THANK YOU FOR VISITING SWEATSCIENCE.COM!
As of September 2017, new Sweat Science columns are being published at www.outsideonline.com/sweatscience. Check out my bestselling new book on the science of endurance, ENDURE: Mind, Body, and the Curiously Elastic Limits of Human Performance, published in February 2018 with a foreword by Malcolm Gladwell.
- Alex Hutchinson (@sweatscience)
[updated to include pictures of how to do the exercise]
The annual meeting of the American Orthopaedic Society for Sports Medicine is taking place right now in Colorado. Among the research being presented is a new approach to “tennis elbow,” which apparently affects three percent of the population. The study took 21 patients and gave them both the standard conservative treatment (stretching, ultrasound, massage, heat and ice), and then split them into two groups for wrist strengthening exercises:
The eccentric training group performed isolated eccentric wrist extensor strengthening using the rubber bar (Flexbar, Akron OH) while the standard treatment group performed isotonic wrist strengthening exercises.
Apparently the fancy rubber bar worked so well that they halted the trial early to let the controls get the good stuff, which is generally a sign that the researchers are seeing a very strong effect. Given how much of a nuisance tennis elbow can be, this seems like good news. The only problem is that I have no idea what an isolated eccentric wrist exercise with a rubber bar looks like. I’ve asked for some further description or diagrams to help clarify, and I’ll post them here when I get them.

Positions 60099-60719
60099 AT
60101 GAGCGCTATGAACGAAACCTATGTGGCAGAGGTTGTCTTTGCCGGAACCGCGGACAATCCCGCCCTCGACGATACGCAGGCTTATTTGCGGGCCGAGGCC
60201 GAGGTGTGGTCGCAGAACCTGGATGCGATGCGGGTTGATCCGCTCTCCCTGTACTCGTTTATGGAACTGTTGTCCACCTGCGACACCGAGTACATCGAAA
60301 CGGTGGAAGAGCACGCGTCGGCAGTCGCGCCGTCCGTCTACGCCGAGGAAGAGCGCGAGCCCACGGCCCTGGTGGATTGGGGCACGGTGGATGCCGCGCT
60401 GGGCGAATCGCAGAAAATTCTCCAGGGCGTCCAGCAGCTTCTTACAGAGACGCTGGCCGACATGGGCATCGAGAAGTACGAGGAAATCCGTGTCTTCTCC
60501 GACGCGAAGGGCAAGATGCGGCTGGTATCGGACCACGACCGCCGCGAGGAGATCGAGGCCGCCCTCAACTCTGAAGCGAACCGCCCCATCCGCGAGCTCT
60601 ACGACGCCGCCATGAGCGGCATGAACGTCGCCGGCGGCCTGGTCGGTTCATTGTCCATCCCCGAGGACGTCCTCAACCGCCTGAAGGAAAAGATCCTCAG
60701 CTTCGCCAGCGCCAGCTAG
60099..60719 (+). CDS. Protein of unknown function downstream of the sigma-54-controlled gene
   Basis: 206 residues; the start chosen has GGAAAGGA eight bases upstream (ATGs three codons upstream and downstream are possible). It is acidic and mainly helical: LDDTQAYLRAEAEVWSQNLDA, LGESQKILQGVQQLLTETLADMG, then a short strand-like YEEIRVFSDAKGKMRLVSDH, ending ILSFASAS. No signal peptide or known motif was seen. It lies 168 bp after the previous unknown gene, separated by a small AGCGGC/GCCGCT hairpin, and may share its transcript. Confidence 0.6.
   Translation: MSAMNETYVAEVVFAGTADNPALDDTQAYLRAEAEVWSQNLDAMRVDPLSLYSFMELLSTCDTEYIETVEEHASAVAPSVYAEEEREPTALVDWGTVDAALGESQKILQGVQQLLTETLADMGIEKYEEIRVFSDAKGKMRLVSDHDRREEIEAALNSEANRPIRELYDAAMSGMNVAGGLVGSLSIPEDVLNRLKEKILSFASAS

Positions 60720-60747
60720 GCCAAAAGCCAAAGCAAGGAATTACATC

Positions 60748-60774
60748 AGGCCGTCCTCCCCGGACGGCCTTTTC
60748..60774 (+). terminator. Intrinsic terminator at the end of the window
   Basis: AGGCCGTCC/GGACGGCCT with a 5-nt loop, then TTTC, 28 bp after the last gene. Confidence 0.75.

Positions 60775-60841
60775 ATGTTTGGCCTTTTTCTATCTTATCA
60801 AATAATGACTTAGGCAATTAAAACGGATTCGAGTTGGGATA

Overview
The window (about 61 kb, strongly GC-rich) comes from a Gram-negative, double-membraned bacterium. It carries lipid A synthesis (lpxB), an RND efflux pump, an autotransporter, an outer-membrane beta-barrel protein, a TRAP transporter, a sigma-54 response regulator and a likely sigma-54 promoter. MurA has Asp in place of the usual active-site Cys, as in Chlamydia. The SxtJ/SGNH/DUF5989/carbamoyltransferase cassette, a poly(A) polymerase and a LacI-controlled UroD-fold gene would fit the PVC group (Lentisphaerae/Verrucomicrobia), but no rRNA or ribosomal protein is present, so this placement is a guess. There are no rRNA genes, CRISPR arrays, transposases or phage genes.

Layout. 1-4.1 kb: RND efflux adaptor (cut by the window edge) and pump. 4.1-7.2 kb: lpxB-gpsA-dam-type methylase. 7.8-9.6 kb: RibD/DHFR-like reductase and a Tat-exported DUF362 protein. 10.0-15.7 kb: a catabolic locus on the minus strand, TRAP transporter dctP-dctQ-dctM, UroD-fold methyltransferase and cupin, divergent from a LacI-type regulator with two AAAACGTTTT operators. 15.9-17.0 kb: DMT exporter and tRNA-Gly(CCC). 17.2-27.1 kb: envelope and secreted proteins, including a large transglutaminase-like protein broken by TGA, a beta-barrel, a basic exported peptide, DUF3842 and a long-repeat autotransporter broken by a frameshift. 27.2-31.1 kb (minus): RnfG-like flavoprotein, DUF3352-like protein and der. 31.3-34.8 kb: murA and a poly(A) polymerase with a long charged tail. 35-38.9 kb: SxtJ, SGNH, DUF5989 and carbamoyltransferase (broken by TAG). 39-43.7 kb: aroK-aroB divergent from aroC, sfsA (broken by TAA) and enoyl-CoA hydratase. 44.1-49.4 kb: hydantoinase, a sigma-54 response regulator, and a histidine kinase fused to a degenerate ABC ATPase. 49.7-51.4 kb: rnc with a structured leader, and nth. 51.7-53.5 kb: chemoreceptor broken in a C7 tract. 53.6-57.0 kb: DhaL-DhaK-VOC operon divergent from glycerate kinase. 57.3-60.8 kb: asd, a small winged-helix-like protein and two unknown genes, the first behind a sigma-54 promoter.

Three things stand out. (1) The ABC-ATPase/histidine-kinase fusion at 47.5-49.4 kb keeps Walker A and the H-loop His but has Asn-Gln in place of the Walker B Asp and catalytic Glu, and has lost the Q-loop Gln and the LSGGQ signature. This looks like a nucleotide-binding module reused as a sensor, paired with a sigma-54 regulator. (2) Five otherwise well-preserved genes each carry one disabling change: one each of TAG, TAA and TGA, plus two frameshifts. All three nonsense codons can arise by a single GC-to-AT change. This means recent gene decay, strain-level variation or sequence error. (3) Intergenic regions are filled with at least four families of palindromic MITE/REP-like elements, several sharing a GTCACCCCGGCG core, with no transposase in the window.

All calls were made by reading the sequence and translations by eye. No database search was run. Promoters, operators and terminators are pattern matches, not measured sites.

Update: I just received a copy of the research paper, along with some pictures to illustrate the exercises. The paper is “Addition of a Novel Eccentric Wrist Extensor Exercise to Standard Treatment for Chronic Lateral Epicondylitis: A Prospective Randomized Trial,” by Timothy Tyler of Nicholas Institute of Sports Medicine and Athletic Trauma in New York, along with his collaborators. The results do appear fairly impressive: pain improved by 81% compared to 22% in controls, tenderness by 70% versus 4%, and strength by 72% versus 11%.
Here’s how they describe the exercise:
The isolated eccentric strengthening exercise was performed using a rubber bar (Thera-Band ® FlexBar, The Hygenic Corporation, Akron OH) which was twisted using wrist flexion of the uninvolved limb and slowly allowed to untwist with eccentric wrist extension by the involved limb (Fig 1). Each eccentric wrist extensor contraction lasted approximately 4 seconds (i.e. slow release). Both upper extremities were reset for the subsequent repetitions. A 30 second rest period was timed between each set of 15 repetitions and 3 sets of 15 repetitions were performed daily. Intensity was increased by giving the patient a thicker rubber bar if the patient reported no longer experiencing discomfort during the exercise.
And here are two pictures: